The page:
Nobody can predict when life will return to normal following a specific incident, not least since what normal changes over time, even in normal times. Nonetheless, we cannot stop thinking especially when fresh COVID discoveries, like the appearance of the omicron strain, continue to alter the pandemic’s goalposts about, an issue. The Office for National Statistics (ONS) in the United Kingdom has been considering the same question.
The ONS began polling a significant sample of the British public on March 27, 2020, to see when they thought life would return to normal. This was only a few days after the pandemic’s initial wave had begun, with COVID cases and deaths rapidly increasing. The first lockdown in Britain had only been in place for a few days.
People were polled that day and over the next 10 days by the ONS. Only 15% of people stated they did not know when life would return to normal at the time, and only 11% expected it would take a year or more. Within a year of March 2020, the remaining three-quarters believed that life would return to normal.
Back then, no one imagined that life would never return to normal. The majority of people predicted that normalcy would return after six months. Humans are, overall, cheerful people. The ONS conducted 76 more surveys over the next 20 months, one per week on average. In each study, they asked the identical question about when people in the United Kingdom felt life would return to normal.
The number of respondents who stated they were unclear when life will return to normal had risen to 31% by the time the 77th survey finished on November 14, 2021. The percentage of those who believe it will take at least a year for things to return to normal has risen to 35%. A further 14 percent believed that life would never return to normal. In addition, the number of people who believed life would return to normal in a year had dropped from three-quarters to barely a fifth. Our hope for a return to normalcy has been dashed.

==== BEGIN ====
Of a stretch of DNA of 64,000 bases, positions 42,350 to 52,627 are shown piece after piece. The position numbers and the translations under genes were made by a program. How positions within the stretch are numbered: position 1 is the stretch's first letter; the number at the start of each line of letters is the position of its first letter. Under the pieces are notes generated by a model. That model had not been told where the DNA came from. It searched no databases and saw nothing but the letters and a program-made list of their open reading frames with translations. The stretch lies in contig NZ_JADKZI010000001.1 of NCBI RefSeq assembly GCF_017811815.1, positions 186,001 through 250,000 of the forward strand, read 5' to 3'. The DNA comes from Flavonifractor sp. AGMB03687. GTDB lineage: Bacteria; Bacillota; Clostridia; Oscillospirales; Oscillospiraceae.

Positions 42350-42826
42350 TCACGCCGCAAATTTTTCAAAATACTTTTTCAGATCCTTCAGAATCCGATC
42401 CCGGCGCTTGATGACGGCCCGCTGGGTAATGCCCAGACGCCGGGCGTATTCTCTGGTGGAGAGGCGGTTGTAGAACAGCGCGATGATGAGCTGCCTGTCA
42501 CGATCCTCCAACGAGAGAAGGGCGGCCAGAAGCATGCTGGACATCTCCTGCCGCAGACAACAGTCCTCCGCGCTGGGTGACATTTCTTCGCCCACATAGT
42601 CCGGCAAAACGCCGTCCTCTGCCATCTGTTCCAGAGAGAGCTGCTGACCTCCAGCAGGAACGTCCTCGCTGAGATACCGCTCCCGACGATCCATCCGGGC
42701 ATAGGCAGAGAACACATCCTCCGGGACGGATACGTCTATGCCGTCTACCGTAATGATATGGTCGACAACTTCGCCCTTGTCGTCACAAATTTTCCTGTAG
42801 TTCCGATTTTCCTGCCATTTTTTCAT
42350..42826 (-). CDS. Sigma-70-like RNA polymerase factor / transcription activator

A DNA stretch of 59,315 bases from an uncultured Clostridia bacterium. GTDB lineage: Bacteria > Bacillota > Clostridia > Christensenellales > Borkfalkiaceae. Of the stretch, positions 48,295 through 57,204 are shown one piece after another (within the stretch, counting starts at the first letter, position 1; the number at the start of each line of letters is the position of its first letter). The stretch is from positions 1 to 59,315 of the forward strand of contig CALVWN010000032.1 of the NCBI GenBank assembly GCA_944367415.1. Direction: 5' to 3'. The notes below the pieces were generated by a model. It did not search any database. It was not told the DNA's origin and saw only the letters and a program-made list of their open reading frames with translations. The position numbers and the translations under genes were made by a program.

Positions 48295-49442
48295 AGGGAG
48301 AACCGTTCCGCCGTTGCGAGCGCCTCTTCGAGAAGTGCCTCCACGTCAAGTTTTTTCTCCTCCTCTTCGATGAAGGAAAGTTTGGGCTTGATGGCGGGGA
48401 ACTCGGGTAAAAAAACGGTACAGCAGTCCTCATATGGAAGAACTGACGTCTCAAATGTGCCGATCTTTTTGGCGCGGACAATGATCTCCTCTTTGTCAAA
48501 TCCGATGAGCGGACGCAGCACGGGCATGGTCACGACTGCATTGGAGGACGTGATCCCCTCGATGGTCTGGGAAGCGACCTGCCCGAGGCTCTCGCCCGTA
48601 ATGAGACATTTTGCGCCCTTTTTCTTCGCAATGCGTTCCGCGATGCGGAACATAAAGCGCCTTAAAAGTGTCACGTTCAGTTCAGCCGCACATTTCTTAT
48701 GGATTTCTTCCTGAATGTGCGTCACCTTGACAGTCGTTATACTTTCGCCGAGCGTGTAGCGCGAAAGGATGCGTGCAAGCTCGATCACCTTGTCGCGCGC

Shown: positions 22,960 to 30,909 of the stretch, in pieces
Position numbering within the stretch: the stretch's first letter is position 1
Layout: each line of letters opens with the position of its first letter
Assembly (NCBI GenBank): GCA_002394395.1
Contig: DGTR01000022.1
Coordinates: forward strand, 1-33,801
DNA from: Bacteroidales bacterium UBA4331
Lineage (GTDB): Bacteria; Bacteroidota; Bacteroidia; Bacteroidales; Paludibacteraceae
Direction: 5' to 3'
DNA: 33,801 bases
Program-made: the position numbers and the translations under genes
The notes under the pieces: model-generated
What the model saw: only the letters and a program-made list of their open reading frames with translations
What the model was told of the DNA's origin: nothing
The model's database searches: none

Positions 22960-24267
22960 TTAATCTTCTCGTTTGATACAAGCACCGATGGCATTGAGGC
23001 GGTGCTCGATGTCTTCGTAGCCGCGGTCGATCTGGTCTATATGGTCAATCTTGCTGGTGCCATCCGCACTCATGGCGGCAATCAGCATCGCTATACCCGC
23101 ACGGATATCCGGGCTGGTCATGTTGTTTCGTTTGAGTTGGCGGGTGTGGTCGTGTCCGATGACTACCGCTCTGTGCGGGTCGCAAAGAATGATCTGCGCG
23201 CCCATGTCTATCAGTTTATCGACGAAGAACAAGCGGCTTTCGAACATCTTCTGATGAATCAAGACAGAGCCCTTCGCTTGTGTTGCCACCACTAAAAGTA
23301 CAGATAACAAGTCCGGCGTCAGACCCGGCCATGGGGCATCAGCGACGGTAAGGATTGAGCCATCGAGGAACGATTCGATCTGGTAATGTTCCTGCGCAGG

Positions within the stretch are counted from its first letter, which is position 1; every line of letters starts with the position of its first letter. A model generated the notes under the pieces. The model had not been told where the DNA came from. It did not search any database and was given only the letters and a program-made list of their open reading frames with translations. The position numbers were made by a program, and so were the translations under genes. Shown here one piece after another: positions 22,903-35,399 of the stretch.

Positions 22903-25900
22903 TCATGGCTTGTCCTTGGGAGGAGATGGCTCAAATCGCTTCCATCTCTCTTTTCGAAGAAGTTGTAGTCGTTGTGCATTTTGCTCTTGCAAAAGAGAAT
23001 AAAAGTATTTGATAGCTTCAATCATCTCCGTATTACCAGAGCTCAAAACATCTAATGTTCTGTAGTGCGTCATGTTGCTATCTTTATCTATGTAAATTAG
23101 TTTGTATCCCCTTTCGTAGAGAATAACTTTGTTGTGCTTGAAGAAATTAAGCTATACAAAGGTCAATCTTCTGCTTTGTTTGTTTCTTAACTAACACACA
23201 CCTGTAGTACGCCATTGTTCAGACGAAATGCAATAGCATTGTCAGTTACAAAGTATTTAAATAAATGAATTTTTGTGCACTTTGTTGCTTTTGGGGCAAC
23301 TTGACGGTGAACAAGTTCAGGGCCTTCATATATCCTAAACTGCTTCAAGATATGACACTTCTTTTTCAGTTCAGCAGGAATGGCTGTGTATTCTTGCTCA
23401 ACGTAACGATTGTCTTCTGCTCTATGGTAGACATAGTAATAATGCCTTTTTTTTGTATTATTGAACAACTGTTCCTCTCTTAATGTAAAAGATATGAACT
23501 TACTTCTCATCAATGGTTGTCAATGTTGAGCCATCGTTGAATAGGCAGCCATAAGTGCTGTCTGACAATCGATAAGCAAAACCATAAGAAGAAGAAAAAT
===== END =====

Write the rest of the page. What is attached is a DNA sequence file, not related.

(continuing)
So far, there have been two waves of increased uncertainty. The first wave of uncertainty ended in August 2020, when COVID cases and deaths were virtually non-existent. Following then, our levels of uncertainty declined in a straight line until mid-January 2021.
More of us felt we knew what would happen next at this time than at any other point in the 77 polls. However, we gradually became more apprehensive about what the future may contain after that. It is possible that the second wave of uncertainty has not yet reached its apex.
A manner of life that most of us would consider normal will arrive at some time – it always does. It, however, be a new normal. The pandemic in our heads is quite different from the pandemic that is measured by cases, hospitalizations, and fatalities.
The epidemic is partially about us – how we each feel – since it exists both in our thoughts and in the actual world. As a result, the return of normalcy will be characterized not by life returning to what it was before 2020, but by our perception that things are back to normal.
Three out of five individuals stated they had “avoided physical contact with persons outside their house in the preceding seven days” in the most current of the 77 polls. Only their close family has been in their house in the previous seven days, according to two out of five people.
Neither of these variables had changed since the last survey. If, for example, this pattern of behavior remains unaltered, it is feasible that this will feel like normalcy over time.
On the other side, the ONS has now asked 77 separate groups of people (all picked at random) a question on “life” in general, not especially regarding the epidemic. Most people are likely to have responded to the question with the epidemic at the forefront of their minds at first.
Other facets of life, though, will have evolved as time passes. Things are always shifting. People’s responses may have changed to reflect this, and regardless of the epidemic, they may be defining normalcy as an unrecoverable past.
We getting near to a stage when the majority of folks feel that normalcy will return in at least a year (into 2023) or will never return. Those who do not believe this are becoming increasingly uncertain about what will happen.
The bulk of us will eventually grow accustomed to how things have changed, and we will begin to see our new environment as normal. Those of us who lived through the epidemic will remember it for the rest of our lives. However, how we remember the epidemic and the years leading up to March 2020 will continue to evolve.